3 Mount Elizabeth, #08-05 Mount Elizabeth Medical Centre, Singapore 228510 | Tel: +65 6737 4565 | Mobile: +65 8828 4565 | Email: clinic@polarisplasticsurgery.com

Aesthetic Procedures: Eyelids

Aesthetic Procedures: Eyelids

Aesthetic Procedures: Eyelids

Lower Eyelid Surgery (Lower Blepharoplasty)

Lower Eyelid Surgery
The lower eyelids are an important part of the appearance of the eye as well as the cheek and midface. An aesthetically pleasing lower eyelid adds greatly to a harmonious facial appearance.

The lower eyelid is made up of skin, muscle, fascia, fat, and ligaments binding these together. When there is laxity in the lower eyelid due to skin or ligament loosening and/or fatty excess from the fat surrounding the eye, this leads to prominent eyebags. Quite often as well, and due to ageing, the cheek bone becomes retruded and loses fatty volume, contributing to the tired appearance and irregularities of the aged lower eyelid.

When mild, these deformities may be amenable to non-surgical treatment. However, surgical correction leads to more precise and powerful results. Additionally, the lower eyelid blends with the midface and nasolabial folds, and there are procedures that can address the lower eyelid and lift the nasolabial folds simultaneously (see midface lift).

What to expect during lower eyelid surgery

Lower eyelid surgery is commonly performed under local anaesthesia with sedation, or general anaesthesia. Depending on the complexity of surgery, lower eyelid procedures usually range from 60 to 90 minutes. At the end of the procedure, you will be monitored for a few hours before being discharged. This is to help with any pain control and monitor for any immediate post-operative complications. Your comfort, safety, and satisfying outcomes throughout are our priority. Vision will not be obstructed by the procedure, though we would advise that a responsible individual accompany you after you are discharged.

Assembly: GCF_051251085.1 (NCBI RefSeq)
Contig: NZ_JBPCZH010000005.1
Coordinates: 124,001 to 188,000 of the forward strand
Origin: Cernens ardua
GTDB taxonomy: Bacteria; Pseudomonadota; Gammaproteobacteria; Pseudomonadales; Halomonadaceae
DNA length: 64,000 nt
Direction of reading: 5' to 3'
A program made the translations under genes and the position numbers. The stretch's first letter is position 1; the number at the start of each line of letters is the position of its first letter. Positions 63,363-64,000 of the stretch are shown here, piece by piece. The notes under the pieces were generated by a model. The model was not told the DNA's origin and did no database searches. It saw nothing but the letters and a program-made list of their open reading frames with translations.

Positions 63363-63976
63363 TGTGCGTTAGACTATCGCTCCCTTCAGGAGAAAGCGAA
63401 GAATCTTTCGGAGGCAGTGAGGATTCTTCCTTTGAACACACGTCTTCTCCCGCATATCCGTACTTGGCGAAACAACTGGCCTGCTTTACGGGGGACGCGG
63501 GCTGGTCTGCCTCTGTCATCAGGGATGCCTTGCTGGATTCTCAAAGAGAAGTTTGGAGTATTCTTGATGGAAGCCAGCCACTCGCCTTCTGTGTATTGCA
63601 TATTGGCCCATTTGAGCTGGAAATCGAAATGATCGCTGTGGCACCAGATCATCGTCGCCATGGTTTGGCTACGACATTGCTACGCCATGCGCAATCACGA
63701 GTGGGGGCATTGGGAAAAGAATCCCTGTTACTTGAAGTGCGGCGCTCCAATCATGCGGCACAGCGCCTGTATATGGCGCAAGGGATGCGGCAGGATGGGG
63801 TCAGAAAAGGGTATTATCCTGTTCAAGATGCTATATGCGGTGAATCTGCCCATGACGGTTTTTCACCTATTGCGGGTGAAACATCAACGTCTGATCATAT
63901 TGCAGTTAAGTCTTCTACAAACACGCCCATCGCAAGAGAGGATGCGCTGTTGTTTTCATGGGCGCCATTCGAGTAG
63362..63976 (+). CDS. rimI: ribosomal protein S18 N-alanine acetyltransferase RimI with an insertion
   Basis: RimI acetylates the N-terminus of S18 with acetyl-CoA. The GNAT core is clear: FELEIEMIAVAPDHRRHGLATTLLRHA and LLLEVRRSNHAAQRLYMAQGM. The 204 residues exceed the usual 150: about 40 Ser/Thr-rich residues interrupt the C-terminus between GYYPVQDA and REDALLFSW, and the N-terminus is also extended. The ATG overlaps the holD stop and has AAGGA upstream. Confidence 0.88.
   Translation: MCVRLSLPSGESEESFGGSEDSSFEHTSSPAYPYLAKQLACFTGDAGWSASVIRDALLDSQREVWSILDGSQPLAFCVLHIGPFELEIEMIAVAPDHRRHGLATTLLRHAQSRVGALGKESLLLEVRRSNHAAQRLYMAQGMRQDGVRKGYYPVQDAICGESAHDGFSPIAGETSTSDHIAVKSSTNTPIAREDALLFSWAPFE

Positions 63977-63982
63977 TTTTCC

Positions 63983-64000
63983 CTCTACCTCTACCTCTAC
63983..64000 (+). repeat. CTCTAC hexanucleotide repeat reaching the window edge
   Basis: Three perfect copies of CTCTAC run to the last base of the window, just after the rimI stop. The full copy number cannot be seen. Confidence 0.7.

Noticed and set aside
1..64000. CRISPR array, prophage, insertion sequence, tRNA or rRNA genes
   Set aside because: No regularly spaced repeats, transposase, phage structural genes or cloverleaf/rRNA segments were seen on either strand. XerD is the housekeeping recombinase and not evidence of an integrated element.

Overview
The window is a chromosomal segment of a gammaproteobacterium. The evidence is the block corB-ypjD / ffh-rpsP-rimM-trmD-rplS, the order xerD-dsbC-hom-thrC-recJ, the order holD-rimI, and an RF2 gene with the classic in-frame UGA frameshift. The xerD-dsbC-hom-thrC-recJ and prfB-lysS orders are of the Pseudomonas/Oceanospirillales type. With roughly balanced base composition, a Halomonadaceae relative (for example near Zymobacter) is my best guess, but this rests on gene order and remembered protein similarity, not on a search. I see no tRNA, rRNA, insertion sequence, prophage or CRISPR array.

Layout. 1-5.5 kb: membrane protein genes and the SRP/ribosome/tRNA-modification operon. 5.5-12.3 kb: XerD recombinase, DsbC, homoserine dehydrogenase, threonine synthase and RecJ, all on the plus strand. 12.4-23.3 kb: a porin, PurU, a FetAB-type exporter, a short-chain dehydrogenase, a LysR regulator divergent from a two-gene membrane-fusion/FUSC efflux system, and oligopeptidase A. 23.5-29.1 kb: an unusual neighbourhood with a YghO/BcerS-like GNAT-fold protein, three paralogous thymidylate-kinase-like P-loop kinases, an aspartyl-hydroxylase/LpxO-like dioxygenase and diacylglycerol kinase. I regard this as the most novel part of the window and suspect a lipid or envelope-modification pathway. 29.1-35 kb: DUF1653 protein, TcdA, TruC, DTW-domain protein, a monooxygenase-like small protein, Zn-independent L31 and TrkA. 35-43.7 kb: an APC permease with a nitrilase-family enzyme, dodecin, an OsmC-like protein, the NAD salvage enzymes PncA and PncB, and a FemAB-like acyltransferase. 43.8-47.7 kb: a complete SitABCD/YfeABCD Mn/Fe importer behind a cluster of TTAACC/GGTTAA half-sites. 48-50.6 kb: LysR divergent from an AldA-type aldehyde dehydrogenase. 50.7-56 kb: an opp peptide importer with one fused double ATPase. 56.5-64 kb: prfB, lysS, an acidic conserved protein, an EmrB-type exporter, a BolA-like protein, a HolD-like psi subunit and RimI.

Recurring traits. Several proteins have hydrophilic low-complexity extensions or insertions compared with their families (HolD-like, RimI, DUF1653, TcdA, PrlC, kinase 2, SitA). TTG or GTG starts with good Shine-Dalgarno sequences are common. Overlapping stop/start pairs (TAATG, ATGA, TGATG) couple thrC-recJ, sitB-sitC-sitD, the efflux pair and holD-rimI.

After your lower eyelid surgery

After the procedure, there is mild swelling and bruising of the lower eyelids which is maximal at 2 days and the majority of which settles at 2 to 3 weeks. For the first few days, you will be given antibiotics, painkillers, and anti-swelling medication as well as eyedrops. Cold compress for a few days is also advised. These post-surgery steps can help to reduce swelling and lower the risk of complications. You will be followed-up with at routine intervals to monitor your recovery progress.

Potential risks and complications

Potential post-procedural complications include infection and bleeding. These are extremely rare and usually very treatable. Uncontrolled bleeding after the procedure can compromise your vision, hence patients will be monitored for a period post-procedure before you can be discharged. Dry eyes can occur after the procedure but is treatable with moisturizing eye drops and is usually resolved.


Can I remove my eyebags without surgery?

Non-surgical eyebag removal includes methods such as radiofrequency or laser treatments that either help to tighten the lax skin and fascia, or ‘melt’ the underlying fat. While these methods may work for some, especially those with very minor eyebags, consistency and longevity with these procedures is difficult to achieve and may lead to worsened pigmentation or bumpiness in the lower eyelids. Another way of ‘removing’ eyebags is to camouflage the contour irregularities of the lower eyelid through filler and/or fat grafting in and around the lower eyelid. Again, this may be suitable for some, but seldom achieve a lasting or complete result.

1. Wong C-H, Mendelson B. Extended Transconjunctival Lower Eyelid Blepharoplasty with Release of the Tear Trough Ligament and Fat Redistribution. Plastic and Reconstructive Surgery [Internet]. 2017 Aug;140(2):273–82.

2. Pascali M, Botti C, Cervelli V, Botti G. Midface Rejuvenation. Plastic and Reconstructive Surgery [Internet]. 2015 May;135(5):1305–16.

3. Hidalgo DA. An Integrated Approach to Lower Blepharoplasty. Plastic and Reconstructive Surgery [Internet]. 2011 Jan;127(1):386–95.

4. Kim EM, Bucky LP. Power of the Pinch. Annals of plastic surgery [Internet]. 2008 May;60(5):532–7.

Contact Form